Roth v. United States and the Long Struggle over Sexual Expression

By Whitney Strub

For some, he was “America’s leading smut king,” hauled into court repeatedly over thirty years for peddling obscene publications through the mail. But when Samuel Roth appealed a 1956 conviction, he forced the Supreme Court to finally come to grips with a problem that had plagued both American society and constitutional law for longer than he had been in business. For while the facts of Roth v. United States were unexceptional, its constitutional issues would define the relationship of obscenity to the First Amendment.

Our Man in Mexico Cover

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Our Man in Mexico

Winston Scott and the Hidden History of the CIA

By Jefferson Morley

Includes a new preface that puts the CIA's connections to Oswald in a disturbing new light. Mexico City was the Casablanca of the Cold War-a hotbed of spies, revolutionaries, and assassins. The CIA's station there was the front line of the United States' fight against international communism, as important for Latin America as Berlin was for Europe. And its undisputed spymaster was Winston Mackinley Scott. Chief of the Mexico City station from 1956 to 1969, Win Scott occupied a key position in the founding generation of the Central Intelligence Agency, but until now he has remained a shadowy figure. Investigative reporter Jefferson Morley traces Scott's remarkable career from his humble origins in rural Alabama to wartime G-man to OSS London operative (and close friend of the notorious Kim Philby), to right-hand man of CIA Director Allen Dulles, to his remarkable reign for more than a decade as virtual proconsul in Mexico. Morley also follows the quest of Win Scott's son Michael to confront the reality of his father's life as a spy. He reveals how Scott ran hundreds of covert espionage operations from his headquarters in the U.S. Embassy while keeping three Mexican presidents on the agency's payroll, participating in the Bay of Pigs fiasco, and, most intriguingly, overseeing the surveillance of Lee Harvey Oswald during his visit to the Mexican capital just weeks before the assassination of President Kennedy. Morley reveals the previously unknown scope of the agency's interest in Oswald in late 1963, identifying for the first time the code names of Scott's surveillance programs that monitored Oswald's movements. He shows that CIA headquarters cut Scott out of the loop of the agency's latest reporting on Oswald before Kennedy was killed. He documents why Scott came to reject a key finding of the Warren Report on the assassination and how his disillusionment with the agency came to worry his longtime friend James Jesus Angleton, legendary chief of CIA counterintelligence. Angleton not only covered up the agency's interest in Oswald but also, after Scott died, absconded with the only copies of his unpublished memoir. Interweaving Win Scott's personal and professional lives, Morley has crafted a real-life thriller of Cold War intrigue-a compelling saga of espionage that uncovers another chapter in the CIA's history.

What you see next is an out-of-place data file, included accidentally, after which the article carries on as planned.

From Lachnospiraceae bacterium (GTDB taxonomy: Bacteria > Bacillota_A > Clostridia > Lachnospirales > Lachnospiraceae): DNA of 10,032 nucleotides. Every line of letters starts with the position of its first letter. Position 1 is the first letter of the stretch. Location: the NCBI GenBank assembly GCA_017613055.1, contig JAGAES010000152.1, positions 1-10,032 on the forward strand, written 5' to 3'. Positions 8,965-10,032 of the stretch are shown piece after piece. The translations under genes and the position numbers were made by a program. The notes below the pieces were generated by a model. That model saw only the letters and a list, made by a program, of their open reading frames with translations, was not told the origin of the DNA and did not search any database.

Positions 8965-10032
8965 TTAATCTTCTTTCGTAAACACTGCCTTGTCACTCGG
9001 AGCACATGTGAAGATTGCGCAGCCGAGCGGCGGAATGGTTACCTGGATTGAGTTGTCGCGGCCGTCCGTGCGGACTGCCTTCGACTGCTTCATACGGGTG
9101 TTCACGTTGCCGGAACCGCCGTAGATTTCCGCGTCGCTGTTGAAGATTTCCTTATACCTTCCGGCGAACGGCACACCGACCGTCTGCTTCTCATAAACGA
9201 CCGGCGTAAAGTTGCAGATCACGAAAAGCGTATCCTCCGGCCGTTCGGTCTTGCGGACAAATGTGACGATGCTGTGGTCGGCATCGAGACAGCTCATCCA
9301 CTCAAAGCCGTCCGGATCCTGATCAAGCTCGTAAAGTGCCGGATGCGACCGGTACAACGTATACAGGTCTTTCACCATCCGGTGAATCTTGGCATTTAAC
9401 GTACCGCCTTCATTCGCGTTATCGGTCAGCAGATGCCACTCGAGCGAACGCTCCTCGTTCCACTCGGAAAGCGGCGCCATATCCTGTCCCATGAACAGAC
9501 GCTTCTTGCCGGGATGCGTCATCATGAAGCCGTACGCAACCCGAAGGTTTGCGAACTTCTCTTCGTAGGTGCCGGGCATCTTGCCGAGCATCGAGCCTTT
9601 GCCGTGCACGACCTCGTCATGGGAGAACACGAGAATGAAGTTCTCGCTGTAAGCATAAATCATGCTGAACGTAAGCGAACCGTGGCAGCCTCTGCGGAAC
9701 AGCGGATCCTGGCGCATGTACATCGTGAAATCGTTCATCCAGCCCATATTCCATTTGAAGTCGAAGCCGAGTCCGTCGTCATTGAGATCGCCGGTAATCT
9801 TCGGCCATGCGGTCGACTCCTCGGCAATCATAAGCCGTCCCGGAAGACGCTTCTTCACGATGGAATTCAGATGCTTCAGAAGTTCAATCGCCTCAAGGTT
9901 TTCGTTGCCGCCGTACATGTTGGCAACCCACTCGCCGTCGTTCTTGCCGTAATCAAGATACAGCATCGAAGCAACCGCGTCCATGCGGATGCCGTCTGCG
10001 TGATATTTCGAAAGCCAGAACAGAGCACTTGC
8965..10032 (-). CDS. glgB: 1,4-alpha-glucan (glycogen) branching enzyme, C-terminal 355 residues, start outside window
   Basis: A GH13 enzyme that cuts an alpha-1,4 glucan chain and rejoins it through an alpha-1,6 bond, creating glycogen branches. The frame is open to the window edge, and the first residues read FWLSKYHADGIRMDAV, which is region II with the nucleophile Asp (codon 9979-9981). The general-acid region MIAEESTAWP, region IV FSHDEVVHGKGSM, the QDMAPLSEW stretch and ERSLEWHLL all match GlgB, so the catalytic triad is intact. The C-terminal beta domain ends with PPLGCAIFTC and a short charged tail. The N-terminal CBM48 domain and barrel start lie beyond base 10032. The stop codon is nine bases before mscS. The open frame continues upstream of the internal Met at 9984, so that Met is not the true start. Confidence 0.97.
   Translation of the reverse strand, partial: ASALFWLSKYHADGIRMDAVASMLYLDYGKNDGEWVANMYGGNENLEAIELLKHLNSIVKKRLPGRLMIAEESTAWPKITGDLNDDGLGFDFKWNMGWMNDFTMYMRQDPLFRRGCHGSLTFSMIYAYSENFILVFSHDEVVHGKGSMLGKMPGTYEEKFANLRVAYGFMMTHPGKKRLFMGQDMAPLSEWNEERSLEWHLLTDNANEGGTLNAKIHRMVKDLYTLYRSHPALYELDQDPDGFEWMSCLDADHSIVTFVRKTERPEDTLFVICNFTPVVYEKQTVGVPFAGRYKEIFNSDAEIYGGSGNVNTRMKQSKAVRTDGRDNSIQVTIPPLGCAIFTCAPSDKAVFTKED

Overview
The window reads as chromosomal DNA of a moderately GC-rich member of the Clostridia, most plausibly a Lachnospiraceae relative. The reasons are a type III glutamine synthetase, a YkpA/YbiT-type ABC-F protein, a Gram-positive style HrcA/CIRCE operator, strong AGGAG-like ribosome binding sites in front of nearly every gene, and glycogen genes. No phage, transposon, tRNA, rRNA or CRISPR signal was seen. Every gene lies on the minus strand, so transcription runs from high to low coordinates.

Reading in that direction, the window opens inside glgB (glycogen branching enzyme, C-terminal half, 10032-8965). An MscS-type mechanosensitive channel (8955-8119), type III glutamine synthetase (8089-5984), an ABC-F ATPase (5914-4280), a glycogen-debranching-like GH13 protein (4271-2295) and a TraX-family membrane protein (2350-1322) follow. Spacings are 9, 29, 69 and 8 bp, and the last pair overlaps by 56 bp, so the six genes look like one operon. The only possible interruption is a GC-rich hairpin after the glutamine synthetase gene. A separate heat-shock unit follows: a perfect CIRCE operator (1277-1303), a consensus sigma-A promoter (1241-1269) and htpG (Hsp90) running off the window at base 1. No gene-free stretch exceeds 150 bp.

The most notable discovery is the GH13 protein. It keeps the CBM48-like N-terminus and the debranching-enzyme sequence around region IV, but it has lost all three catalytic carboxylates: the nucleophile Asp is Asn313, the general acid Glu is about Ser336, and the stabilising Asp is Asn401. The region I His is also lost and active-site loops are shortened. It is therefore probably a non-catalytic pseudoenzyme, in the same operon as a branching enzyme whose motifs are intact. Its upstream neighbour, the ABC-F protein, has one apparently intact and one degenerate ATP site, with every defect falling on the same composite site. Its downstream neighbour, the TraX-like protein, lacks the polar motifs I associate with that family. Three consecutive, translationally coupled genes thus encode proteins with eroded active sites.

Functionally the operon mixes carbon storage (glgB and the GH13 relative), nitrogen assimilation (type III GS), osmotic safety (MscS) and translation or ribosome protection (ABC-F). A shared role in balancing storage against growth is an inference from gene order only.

Sacrificing Childhood Cover

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Sacrificing Childhood

Children and the Soviet State in the Great Patriotic War

The story of how Soviet children experienced the horrors of the Great Patriotic War, both as victims and as heroes who helped make victory possible.

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University Press of Kansas